January 10, 2010
It's been a popular year for criticizing the NFL for protecting quarterbacks too much. About a million times over the last four months, I've heard things like, "Come on, quarterbacks are football players, too!" and "Why don't we just put skirts on them?!"
First, on second-and-10, Rodgers dumped the ball off to Jarrett Bush(notes) on a play that went for about 15 yards. We actually did see a flag there, but it was for holding on the Packers, not the blatant helmet-to-helmet hit Rodgers took after getting rid of the ball.
Bertrand Berry(notes) got to Rodgers and jammed the crown of his helmet right up under Rodgers' facemask. In a year when we've seen guys penalized 15 yards for having their knuckles graze a quarterback's facemask (and just for the record, I'm fine with calls like that, as long as they're called consistently), it was a bizarre no-call.
The holding call stood, negated the gain, and pushed the Packers back to their own 10-yard line. Obviously, that had a huge play in the game.
Secondly, and this no-call seems to be generating more controversy, on the game-ending fumble return play, Cardinals defensive back Michael Adams(notes) hit Rodgers and then facemasked him on the way down. Again, it drew no yellow laundry. You can see it in the picture above, and you can see it in the video here. It wasn't glancing, incidental contact. That hand was on the facemask for awhile.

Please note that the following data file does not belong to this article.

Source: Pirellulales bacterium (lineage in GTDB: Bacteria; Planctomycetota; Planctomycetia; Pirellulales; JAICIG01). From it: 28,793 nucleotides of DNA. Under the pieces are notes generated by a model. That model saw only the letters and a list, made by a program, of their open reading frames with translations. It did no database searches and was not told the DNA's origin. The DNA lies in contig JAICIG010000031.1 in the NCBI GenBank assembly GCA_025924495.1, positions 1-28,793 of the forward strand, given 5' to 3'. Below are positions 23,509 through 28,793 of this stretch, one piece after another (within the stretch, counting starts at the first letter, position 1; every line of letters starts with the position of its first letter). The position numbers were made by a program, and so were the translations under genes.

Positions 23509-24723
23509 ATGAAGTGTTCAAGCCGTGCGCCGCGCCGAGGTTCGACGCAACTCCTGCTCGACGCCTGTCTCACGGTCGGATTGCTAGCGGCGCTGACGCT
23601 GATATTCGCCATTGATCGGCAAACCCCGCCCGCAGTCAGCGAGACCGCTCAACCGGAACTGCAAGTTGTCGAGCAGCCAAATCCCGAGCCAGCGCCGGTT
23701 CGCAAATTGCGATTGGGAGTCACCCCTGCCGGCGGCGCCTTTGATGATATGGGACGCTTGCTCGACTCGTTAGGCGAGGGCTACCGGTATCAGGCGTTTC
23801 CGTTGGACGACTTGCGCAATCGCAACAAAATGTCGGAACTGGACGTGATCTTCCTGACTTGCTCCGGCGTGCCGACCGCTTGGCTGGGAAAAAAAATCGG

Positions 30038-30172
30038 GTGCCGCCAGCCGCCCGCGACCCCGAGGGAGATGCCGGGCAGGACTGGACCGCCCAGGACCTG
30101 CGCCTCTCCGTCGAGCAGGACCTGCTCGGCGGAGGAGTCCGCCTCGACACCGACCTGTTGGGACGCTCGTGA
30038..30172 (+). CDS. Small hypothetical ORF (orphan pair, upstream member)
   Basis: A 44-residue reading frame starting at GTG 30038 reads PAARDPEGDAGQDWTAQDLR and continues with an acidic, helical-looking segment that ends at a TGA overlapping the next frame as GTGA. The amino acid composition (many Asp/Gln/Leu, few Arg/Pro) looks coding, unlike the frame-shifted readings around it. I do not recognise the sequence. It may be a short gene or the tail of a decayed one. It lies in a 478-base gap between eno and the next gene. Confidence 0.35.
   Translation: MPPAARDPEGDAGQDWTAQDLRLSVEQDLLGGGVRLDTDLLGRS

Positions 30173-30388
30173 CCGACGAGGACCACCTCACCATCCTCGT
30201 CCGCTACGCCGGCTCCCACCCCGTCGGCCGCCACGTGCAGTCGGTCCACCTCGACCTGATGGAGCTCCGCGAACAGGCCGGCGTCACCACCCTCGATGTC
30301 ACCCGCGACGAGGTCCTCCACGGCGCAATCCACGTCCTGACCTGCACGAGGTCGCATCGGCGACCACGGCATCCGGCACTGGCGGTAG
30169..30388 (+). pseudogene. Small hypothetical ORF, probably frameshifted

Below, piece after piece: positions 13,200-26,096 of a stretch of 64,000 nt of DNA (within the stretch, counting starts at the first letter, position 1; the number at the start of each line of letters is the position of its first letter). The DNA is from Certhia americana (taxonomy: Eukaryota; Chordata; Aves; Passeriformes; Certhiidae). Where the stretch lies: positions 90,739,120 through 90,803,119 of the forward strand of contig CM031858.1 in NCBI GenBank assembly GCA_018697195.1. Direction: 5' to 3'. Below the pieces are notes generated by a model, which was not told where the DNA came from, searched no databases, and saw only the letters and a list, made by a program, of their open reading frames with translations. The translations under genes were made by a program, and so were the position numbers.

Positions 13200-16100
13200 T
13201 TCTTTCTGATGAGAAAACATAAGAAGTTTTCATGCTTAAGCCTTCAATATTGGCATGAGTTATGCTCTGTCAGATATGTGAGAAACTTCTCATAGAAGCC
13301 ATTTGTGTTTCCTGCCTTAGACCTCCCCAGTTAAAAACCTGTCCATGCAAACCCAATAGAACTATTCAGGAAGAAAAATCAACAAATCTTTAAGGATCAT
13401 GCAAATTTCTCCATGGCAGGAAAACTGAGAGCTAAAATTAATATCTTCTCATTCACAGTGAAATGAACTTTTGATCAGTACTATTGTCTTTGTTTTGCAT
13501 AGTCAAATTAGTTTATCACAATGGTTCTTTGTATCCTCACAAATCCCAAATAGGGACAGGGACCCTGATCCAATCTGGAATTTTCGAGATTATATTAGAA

Hands to a quarterback's face are illegal, period, let alone grabbing his facemask and not letting go for a couple of seconds. On Twitter, the great Peter King explained how and why the call wasn't made. You're going to love this.
The referee, Scott Green, stands behind the pocket and has to watch first for the loose ball. Once the ball is out, Green's job is to watch ball for possession. He can't watch the QB then. If he saw the facemask, it'd mean he wasn't watching ball. It's a quirky rule, but it's the referee's call -- and the ref is charged with possession once the ball is loose.
Basically, the guy wasn't watching because it wasn't his job to watch. That's a great tip for all you young defensive players out there: After the quarterback fumbles, it's the ideal time to stab him with a sharpened toothbrush. No one's looking!
It all felt an awful lot like one of those basketball games where, at the end, the officials swallow their whistles, and you'd have to hit a guy with a steel folding chair to get a call. There were two blatant violations committed, in a year where we're emphasizing those exact points, and neither of them were called.
Special thanks to Doug Farrar for his help with this post.
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